There are many reasons why you might want to build a raised bed in your garden this summer. Perhaps you'd like an isolated spot where you can plant herbs, without fear of them taking over the whole garden. Or maybe you want an easy-access area where you can teach the kids to grow fruit and veg. Our guide to how to build a raised garden bed is therefore exactly what you need.
Get everything from the lawn to the flowerbeds in shape with our garden ideas
What's more, this step by step comes from none other than the ultimate DIYer, Escape to the Chateau's Dick Strawbridge. Using leftover deck boards and offcuts of wood, he has created beds across his French estate for next to nothing. And now you can, too!
It's one of eight projects Dick and Angel have put together for Homebase as part of their new ‘Give It A Go’ series. And one we can't wait to try ourselves.
What you'll need to make a raised garden bed
'This is a really good project to start with,' says Dick, 'because you don't need much to make it all happen.'
- A hand saw
- Stainless steel screws
- Tape measure
- Small clamps (optional)
- Decking boards
- Offcuts of wood
- Compost and plants
You'll also need a workbench or sturdy surface for sawing your wood safely. Or you could use a mitre saw for speed and a neat cut.
How to make a raised garden bed
1. Measure your deck boards
Dick is using boards leftover from building garden decking to make his planters. you could also use wooden sleepers, readily available at most DIY sheds.
Once you've decided where to place your planter, you can work out how big it should be. Dick is clever, and, once he has decided on the length of his raised bed, that its width should correspond to the offcuts he's left with once he's sawn his wood planks to length.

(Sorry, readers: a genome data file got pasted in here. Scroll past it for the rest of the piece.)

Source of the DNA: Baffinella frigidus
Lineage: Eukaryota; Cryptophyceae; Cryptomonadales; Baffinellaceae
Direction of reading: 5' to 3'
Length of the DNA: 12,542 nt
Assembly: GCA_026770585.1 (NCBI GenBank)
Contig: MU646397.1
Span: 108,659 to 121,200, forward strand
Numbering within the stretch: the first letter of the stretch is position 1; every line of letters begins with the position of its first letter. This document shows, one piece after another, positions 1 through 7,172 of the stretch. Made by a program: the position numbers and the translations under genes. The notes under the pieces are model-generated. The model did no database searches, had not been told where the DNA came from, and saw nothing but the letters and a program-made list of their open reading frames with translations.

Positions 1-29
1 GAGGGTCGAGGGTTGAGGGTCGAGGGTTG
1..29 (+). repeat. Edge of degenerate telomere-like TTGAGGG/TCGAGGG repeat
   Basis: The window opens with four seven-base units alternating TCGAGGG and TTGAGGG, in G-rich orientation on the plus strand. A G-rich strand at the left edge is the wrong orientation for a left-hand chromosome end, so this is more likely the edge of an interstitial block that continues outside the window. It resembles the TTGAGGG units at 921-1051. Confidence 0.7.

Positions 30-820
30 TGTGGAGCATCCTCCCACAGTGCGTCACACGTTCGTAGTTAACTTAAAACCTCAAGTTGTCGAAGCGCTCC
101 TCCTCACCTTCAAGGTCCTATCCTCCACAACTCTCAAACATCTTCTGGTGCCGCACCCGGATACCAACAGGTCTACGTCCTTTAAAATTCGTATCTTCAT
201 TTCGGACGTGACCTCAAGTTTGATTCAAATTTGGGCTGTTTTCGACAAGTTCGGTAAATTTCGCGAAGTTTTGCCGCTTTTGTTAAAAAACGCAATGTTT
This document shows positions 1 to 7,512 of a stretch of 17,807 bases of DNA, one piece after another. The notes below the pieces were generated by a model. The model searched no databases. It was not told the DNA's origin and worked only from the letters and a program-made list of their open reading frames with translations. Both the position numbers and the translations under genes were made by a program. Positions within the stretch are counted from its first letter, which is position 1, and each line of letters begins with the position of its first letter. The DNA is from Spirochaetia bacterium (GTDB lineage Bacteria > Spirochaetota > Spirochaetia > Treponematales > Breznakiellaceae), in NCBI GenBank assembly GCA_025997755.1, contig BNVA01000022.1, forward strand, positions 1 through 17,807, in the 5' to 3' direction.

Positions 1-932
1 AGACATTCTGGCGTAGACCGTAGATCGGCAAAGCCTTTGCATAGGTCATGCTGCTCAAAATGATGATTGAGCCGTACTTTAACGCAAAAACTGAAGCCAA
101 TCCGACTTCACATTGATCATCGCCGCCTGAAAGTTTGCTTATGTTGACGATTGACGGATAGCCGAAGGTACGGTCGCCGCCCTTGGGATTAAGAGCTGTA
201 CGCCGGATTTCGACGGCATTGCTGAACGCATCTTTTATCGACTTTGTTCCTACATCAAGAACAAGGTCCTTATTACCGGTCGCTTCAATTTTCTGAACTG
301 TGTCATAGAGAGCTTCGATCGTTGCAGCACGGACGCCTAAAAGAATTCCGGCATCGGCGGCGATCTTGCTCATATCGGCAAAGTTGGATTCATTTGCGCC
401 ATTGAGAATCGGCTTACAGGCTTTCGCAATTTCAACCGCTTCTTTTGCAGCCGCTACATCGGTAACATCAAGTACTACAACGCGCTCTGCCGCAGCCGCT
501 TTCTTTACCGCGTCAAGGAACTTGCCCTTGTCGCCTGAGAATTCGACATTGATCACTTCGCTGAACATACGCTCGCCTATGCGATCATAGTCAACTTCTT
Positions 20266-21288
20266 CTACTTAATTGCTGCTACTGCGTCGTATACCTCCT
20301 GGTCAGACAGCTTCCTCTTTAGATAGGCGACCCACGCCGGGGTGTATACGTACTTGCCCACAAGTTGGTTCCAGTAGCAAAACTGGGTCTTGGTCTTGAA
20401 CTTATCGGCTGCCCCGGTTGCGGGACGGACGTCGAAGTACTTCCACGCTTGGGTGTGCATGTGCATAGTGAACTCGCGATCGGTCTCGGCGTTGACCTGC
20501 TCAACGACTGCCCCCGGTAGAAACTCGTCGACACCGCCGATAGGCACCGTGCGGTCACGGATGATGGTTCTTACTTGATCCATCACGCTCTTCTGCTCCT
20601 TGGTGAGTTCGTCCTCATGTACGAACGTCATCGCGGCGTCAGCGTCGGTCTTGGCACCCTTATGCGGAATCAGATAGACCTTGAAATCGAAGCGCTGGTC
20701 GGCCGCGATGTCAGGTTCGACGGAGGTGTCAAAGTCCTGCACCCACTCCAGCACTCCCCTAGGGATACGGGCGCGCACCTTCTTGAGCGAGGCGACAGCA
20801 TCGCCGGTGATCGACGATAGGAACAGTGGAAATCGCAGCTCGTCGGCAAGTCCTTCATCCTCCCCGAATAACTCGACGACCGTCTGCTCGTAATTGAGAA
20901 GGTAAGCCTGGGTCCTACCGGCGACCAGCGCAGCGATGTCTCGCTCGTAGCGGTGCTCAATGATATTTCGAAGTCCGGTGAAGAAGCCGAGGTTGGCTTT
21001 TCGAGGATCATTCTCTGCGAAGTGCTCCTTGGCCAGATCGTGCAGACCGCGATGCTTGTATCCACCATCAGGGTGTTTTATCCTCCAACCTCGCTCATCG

'By making the bit that's left over the width of our bed, we get the most out of every individual piece,' says Dick, who also advises making sure you can always reach the middle of your bed. 'If you're growing something nice to eat, you want to be able to get to it,' he points out.
For the second level up, he makes the lengths a little shorter, and the widths a little longer to create an overlap.
When Dick measures where to cut, he takes the old adage 'measure twice cut once' even further by measuring out three marks on the wood – one to the left side, once to the right side and one in the middle. He then joins the marks up with a line, so he's ready to cut.
When marking, he uses a little v rather than a large dot for a more accurate pinpoint. He also scribbles in pencil on the 'waste' side so he knows which bit to use!
2. Cut the deck boards to size
Before you begin, make sure your saw is sharp.
To start cutting on the line exactly, use your knuckle to support one side of the saw. Keep the saw upright, to avoid, as Dick puts it 'a bit of a wonk' on the edge of your wood. Pull up the saw, and cut on the down motion.
3. Clamp the wood to stop it splintering
When you reach about two thirds in to your cut, there's a danger you could snap the end of the wood off. To avoid this and the splintering it causes, clamp the wood together where you've already cut, then continue to saw through.
Continue to cut all your pieces out.
4. Screw the deck boards together